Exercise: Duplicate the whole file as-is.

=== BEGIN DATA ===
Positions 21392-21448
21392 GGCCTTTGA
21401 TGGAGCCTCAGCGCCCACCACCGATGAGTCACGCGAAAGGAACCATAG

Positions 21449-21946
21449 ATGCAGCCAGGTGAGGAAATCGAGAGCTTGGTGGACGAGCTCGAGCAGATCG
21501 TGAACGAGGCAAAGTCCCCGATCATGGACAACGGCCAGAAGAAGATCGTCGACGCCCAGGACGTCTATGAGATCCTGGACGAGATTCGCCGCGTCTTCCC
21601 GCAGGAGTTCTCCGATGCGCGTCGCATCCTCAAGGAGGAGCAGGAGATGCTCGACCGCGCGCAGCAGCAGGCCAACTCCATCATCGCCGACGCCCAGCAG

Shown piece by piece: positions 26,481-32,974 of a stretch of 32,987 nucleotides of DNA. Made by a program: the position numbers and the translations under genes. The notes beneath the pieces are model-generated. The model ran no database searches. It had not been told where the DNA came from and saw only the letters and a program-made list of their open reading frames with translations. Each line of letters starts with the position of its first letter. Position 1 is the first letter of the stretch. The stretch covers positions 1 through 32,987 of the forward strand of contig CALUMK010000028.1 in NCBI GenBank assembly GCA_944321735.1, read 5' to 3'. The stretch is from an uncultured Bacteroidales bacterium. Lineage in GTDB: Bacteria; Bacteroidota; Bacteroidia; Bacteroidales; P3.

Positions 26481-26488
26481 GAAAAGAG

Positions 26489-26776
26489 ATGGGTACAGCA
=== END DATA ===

Positions 21392-21448
21392 GGCCTTTGA
21401 TGGAGCCTCAGCGCCCACCACCGATGAGTCACGCGAAAGGAACCATAG

Positions 21449-21946
21449 ATGCAGCCAGGTGAGGAAATCGAGAGCTTGGTGGACGAGCTCGAGCAGATCG
21501 TGAACGAGGCAAAGTCCCCGATCATGGACAACGGCCAGAAGAAGATCGTCGACGCCCAGGACGTCTATGAGATCCTGGACGAGATTCGCCGCGTCTTCCC
21601 GCAGGAGTTCTCCGATGCGCGTCGCATCCTCAAGGAGGAGCAGGAGATGCTCGACCGCGCGCAGCAGCAGGCCAACTCCATCATCGCCGACGCCCAGCAG

Shown piece by piece: positions 26,481-32,974 of a stretch of 32,987 nucleotides of DNA. Made by a program: the position numbers and the translations under genes. The notes beneath the pieces are model-generated. The model ran no database searches. It had not been told where the DNA came from and saw only the letters and a program-made list of their open reading frames with translations. Each line of letters starts with the position of its first letter. Position 1 is the first letter of the stretch. The stretch covers positions 1 through 32,987 of the forward strand of contig CALUMK010000028.1 in NCBI GenBank assembly GCA_944321735.1, read 5' to 3'. The stretch is from an uncultured Bacteroidales bacterium. Lineage in GTDB: Bacteria; Bacteroidota; Bacteroidia; Bacteroidales; P3.

Positions 26481-26488
26481 GAAAAGAG

Positions 26489-26776
26489 ATGGGTACAGCA